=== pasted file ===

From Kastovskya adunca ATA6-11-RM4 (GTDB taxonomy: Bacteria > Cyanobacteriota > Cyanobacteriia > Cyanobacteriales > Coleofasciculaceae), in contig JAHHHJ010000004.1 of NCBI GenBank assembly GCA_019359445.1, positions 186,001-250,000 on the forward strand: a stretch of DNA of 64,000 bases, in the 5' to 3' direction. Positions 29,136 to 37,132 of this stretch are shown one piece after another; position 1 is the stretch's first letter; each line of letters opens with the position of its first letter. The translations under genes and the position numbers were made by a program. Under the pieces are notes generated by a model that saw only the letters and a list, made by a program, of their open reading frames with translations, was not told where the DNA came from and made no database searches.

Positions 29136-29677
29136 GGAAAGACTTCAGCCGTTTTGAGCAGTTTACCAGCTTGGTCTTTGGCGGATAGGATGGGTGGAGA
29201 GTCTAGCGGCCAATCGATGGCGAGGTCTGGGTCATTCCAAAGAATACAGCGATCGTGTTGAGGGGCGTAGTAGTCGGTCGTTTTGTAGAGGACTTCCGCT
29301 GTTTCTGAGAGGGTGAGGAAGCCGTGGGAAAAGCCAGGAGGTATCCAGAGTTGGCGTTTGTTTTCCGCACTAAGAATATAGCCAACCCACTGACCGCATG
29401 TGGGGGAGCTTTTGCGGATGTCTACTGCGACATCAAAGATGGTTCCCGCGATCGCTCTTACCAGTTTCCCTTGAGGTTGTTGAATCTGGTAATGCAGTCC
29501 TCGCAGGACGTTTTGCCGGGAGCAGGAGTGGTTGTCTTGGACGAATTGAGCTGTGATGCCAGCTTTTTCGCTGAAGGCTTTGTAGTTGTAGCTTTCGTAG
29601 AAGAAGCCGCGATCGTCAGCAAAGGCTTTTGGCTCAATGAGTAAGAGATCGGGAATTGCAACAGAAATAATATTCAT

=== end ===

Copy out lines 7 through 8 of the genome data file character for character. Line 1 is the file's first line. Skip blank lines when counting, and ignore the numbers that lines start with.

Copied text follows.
29501 TCGCAGGACGTTTTGCCGGGAGCAGGAGTGGTTGTCTTGGACGAATTGAGCTGTGATGCCAGCTTTTTCGCTGAAGGCTTTGTAGTTGTAGCTTTCGTAG
29601 AAGAAGCCGCGATCGTCAGCAAAGGCTTTTGGCTCAATGAGTAAGAGATCGGGAATTGCAACAGAAATAATATTCAT